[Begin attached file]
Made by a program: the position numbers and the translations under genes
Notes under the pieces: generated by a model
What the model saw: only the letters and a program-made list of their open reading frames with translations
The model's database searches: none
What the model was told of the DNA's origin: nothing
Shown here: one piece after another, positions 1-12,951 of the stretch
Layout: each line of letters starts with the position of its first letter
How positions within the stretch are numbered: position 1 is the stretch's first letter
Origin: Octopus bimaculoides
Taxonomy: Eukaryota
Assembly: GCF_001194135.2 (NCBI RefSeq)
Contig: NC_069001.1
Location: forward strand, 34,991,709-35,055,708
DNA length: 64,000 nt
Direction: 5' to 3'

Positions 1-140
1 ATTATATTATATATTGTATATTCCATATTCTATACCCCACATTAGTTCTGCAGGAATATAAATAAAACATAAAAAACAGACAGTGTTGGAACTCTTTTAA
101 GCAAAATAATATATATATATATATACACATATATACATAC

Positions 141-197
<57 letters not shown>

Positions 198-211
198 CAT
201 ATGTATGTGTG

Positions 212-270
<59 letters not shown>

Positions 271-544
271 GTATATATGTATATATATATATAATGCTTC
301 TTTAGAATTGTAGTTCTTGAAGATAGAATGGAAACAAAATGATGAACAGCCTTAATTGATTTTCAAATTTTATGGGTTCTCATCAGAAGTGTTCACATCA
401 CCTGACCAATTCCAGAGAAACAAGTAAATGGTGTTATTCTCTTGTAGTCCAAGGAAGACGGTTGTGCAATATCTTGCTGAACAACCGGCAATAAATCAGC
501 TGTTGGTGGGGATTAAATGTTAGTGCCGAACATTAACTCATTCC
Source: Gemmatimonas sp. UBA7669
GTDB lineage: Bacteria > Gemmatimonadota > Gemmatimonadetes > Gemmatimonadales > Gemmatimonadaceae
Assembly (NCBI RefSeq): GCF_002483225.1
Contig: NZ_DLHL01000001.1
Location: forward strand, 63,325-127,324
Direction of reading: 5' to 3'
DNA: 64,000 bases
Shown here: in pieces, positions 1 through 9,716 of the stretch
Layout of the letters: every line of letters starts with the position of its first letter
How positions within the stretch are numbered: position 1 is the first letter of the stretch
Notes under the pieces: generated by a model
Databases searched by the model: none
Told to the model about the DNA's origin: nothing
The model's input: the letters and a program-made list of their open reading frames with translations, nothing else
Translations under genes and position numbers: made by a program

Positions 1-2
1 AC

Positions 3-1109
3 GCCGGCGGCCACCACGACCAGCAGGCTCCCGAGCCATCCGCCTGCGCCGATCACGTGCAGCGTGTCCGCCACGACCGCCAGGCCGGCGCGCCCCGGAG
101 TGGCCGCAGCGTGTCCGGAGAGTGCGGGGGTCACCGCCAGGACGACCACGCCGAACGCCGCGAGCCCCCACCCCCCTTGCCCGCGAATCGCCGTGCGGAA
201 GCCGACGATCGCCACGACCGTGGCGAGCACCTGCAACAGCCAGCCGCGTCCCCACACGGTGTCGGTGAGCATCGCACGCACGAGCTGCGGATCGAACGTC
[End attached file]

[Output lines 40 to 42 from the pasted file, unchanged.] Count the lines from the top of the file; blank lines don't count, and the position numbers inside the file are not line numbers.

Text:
How positions within the stretch are numbered: position 1 is the first letter of the stretch
Notes under the pieces: generated by a model
Databases searched by the model: none